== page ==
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Lessons from the pandemic: building better gender data for the future

The COVID-19 pandemic has laid bare not only inequalities in the world of work, including between women and men, but it has also further emphasised the gender data gaps that hamper our understanding of the depth, nature and evolution of those inequalities.

All too often it takes a crisis to truly focus minds, highlight inequalities – either new or existing, and prompt action. This is certainly true of the COVID-19 pandemic.  As observed in a recent ILO policy briefThe COVID-19 crisis has laid bare the entrenched gender inequalities in the labour markets, and has further exacerbated gender inequalities in unpaid care work.”. The evidence to support this conclusion has apparently been readily available. For example, the ILO estimates that worldwide almost 510 million, or 40 per cent of all employed women, work in hard-hit sectors… compared with 36.6 per cent of menand that the gender gap in the proportion of informal workers in hard-hit sectors is far greater, with 42 per cent of women working informally in these sectors at the onset of the crisis, compared with 32 per cent of men.  Elsewhere a series of rapid assessment surveys implemented by UN Women indicates that women’s share of unpaid care and domestic work increased during the pandemic, in turn impacting their ability to engage with the labour market as desired.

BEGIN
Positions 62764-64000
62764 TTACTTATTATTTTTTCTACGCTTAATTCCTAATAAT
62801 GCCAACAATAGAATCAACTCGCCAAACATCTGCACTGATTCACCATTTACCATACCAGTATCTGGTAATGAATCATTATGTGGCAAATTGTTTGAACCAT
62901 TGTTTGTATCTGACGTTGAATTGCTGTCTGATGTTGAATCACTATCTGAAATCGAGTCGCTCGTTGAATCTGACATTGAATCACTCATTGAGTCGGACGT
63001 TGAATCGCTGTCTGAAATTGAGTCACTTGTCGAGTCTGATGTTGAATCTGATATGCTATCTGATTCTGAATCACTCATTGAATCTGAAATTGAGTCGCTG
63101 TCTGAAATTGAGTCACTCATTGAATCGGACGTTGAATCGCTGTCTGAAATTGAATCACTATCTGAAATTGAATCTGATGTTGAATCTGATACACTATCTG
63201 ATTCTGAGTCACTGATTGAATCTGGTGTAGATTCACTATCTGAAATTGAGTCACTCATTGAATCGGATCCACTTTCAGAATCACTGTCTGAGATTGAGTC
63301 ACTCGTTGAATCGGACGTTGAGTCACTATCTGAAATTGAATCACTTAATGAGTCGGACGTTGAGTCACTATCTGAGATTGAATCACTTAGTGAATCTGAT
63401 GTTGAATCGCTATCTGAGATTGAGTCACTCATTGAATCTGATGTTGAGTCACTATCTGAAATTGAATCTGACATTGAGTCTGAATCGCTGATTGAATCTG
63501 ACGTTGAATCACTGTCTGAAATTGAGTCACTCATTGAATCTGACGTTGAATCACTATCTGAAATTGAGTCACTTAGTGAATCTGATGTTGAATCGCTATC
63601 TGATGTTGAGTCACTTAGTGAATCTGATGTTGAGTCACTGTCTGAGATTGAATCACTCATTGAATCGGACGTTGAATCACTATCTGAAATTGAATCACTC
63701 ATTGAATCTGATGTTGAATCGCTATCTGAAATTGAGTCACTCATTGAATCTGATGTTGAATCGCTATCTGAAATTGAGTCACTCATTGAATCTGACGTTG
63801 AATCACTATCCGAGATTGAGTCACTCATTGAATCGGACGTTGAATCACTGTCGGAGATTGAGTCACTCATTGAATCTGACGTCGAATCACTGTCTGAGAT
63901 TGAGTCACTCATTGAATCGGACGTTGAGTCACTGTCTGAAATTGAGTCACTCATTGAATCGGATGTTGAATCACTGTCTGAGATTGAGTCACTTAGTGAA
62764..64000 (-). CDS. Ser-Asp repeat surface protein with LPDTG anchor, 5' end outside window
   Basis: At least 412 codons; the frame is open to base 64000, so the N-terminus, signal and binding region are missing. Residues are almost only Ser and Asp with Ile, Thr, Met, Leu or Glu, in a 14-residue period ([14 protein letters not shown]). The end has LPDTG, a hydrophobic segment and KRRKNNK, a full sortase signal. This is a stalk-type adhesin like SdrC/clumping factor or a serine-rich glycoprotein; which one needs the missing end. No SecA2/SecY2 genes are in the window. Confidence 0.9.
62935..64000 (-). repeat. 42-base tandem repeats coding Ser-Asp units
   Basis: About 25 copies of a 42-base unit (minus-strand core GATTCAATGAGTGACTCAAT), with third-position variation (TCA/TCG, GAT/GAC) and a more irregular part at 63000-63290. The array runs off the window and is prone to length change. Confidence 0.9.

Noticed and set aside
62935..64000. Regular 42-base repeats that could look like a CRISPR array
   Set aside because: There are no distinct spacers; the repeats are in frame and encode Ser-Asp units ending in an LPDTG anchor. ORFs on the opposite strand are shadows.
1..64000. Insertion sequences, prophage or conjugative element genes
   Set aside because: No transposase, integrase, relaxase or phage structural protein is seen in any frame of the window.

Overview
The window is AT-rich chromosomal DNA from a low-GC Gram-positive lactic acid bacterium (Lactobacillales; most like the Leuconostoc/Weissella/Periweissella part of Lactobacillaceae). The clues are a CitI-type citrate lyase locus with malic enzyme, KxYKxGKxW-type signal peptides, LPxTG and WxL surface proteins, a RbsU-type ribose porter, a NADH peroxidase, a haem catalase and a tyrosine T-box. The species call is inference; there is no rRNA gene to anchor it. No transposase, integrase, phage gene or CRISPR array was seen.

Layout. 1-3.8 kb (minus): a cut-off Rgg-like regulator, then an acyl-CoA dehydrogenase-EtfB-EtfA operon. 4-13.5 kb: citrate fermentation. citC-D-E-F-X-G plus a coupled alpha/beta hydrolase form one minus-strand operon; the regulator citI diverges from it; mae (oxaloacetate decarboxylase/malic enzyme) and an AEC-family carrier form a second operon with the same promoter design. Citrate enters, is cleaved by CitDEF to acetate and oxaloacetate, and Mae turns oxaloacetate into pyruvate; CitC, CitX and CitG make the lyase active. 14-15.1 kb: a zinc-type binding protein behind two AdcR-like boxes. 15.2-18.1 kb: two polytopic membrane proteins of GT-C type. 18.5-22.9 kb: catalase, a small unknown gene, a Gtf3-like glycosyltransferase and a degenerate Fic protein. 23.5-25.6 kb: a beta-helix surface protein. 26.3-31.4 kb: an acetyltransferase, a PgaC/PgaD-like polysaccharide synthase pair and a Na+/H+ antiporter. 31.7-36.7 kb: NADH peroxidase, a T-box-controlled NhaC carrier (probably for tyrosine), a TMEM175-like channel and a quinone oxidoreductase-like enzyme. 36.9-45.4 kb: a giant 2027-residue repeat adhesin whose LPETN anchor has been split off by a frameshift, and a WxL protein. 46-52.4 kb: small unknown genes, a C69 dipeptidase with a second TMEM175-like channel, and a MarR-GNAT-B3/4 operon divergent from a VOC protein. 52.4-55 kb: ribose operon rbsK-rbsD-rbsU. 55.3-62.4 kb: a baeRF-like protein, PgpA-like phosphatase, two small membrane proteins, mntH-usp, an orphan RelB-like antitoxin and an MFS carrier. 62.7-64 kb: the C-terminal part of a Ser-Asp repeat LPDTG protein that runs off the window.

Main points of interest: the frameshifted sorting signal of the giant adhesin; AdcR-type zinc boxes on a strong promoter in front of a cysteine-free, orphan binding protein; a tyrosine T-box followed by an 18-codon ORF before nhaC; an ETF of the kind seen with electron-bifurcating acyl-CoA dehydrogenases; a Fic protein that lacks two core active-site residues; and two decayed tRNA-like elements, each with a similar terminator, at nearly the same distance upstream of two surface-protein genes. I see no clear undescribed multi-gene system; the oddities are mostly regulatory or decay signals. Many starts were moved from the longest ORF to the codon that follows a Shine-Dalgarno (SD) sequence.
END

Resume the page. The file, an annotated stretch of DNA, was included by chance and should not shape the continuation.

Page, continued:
In the face of such statements and evidence, it would be tempting to think that the data needed to understand the impact of the pandemic on the world of work is abundant. However, this is far from the case. As noted by Melinda Gates and Data2x, in reality, too little internationally comparable data is available to fully understand the gendered impact of the pandemic, leaving us scrambling to achieve a reasonable and up-to-date level of understanding to form a policy response. This is particularly true of data highlighting inequalities between women and men, which as stated earlier, have undoubtedly been exacerbated due to COVID-19 impacts, but to an extent we cannot yet comprehensively estimate.